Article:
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View BB1's profile

Help with "stuck" clamp

by BB1
posted 09-23-2017 04:36 PM


17 replies so far

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BB1

975 posts in 754 days


#1 posted 09-23-2017 04:44 PM

One other question…any suggestions on the best way to remove old glue drips from clamps (other than avoiding or cleaning immediately…two obviously superior options that will, hopefully, be used in the future).

View BlasterStumps's profile

BlasterStumps

496 posts in 345 days


#2 posted 09-23-2017 05:07 PM

can you remove the red pads from between the jaws. they will be tight but I think they will slide out with a little force. Once they are out, there should be enough slack for the threads to work.

View Clarkie's profile

Clarkie

453 posts in 1747 days


#3 posted 09-23-2017 05:12 PM

Try tapping the bottom of the bottom jaw with a mallet. Next, wedge a flat putty knife between the jaws and slowly and easily pop them apart.

View Rich's profile

Rich

2289 posts in 495 days


#4 posted 09-23-2017 05:19 PM

The jaw locks against the bar by cam action back and against it. Try taking a heavy non-marring hammer, like a dead blow, and rap on the part of the jaw that the handle goes into. Clarkie’s suggestion to wedge the faces apart down near the bar might help it pop open once the jaw unlocks from the bar.

-- No matter how much you push the envelope, it'll still be stationery.

View Jim Jakosh's profile

Jim Jakosh

20091 posts in 3011 days


#5 posted 09-23-2017 05:39 PM

Try smacking that black piece( that the screws goes into) with a block of wood and a hammer to release the cam action that holds it tight. Then you might be able to pry it apart easily.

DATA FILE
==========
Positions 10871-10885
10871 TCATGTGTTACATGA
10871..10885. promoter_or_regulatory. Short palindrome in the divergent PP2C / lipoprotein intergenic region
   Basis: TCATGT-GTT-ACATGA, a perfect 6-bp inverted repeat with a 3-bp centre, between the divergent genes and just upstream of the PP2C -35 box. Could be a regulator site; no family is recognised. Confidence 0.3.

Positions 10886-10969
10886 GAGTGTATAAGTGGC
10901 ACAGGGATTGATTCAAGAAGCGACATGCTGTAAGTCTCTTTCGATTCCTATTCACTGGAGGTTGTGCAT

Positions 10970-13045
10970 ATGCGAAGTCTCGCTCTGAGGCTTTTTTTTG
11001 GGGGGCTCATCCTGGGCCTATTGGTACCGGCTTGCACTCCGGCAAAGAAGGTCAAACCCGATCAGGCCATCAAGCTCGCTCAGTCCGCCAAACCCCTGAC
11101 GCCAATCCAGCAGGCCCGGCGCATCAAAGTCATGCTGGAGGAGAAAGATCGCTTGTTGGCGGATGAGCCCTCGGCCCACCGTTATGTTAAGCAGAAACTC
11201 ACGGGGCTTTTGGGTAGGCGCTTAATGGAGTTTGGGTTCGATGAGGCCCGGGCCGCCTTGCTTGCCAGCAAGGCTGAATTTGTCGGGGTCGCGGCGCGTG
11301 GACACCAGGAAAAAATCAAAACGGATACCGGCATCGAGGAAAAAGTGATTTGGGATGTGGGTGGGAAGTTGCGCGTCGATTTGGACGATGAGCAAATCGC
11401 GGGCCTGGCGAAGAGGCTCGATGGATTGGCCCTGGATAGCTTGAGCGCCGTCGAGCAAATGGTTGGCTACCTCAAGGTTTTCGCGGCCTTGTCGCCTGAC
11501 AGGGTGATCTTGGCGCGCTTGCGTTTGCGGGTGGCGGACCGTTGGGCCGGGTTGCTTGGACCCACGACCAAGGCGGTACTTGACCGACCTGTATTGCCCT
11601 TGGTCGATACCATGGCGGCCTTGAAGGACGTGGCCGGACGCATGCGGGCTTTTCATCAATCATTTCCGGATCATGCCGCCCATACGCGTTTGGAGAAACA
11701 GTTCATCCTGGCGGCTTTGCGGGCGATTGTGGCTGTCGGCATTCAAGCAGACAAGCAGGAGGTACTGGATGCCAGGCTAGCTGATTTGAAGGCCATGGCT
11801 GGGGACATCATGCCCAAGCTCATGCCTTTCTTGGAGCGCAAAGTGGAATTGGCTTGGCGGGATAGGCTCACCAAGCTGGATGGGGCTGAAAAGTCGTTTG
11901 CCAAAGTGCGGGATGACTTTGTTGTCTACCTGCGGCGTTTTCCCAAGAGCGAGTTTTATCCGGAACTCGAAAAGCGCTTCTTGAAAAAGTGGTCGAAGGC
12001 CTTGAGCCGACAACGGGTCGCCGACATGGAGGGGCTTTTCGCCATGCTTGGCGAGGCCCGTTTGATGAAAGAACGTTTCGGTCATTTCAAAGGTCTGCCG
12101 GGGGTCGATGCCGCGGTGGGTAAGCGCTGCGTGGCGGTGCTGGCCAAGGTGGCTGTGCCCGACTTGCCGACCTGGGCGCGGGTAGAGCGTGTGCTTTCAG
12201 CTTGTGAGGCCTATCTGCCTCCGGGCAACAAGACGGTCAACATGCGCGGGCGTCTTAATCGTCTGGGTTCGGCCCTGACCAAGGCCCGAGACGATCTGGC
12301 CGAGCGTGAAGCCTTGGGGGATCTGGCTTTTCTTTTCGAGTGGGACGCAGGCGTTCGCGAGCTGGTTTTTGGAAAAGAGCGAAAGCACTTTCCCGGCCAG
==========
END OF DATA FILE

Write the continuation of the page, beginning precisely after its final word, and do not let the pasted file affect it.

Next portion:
Jim

-- Jim Jakosh.....Practical Wood Products...........Learn something new every day!! Variety is the Spice of Life!!

View cabmaker's profile

cabmaker

1696 posts in 2715 days


#6 posted 09-23-2017 05:39 PM

The only suggestion i have is to throw it in the trash and go get you some pipe clamps

View Fred Hargis's profile

Fred Hargis

4879 posts in 2399 days


#7 posted 09-23-2017 06:03 PM

I would have suggested some of the remedies already mentioned, but for cleaning the glue of the bars, a heat gun really works well. It softens the glue allowing it to be easily removed.

-- Our village hasn't lost it's idiot, he was elected to congress.

View BB1's profile

BB1

975 posts in 754 days


#8 posted 09-23-2017 07:02 PM

And…did a little tapping with a hammer, wedged a putty knife between the heads…this allowed me to slide off the red face AND that was all it took. A big thank you for all the suggestions. Once again, LJ to the rescue!

View bondogaposis's profile

bondogaposis

4604 posts in 2257 days


#9 posted 09-23-2017 07:49 PM


One other question…any suggestions on the best way to remove old glue drips from clamps (other than avoiding or cleaning immediately…two obviously superior options that will, hopefully, be used in the future).

- BB1

The best way is to use a heat gun and a putty knife. Once you get them clean, wax them, and in the future glue will pop right off. I’ve learned the hard way that the best practice is to wax them when they are new and unused.

-- Bondo Gaposis

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BB1

975 posts in 754 days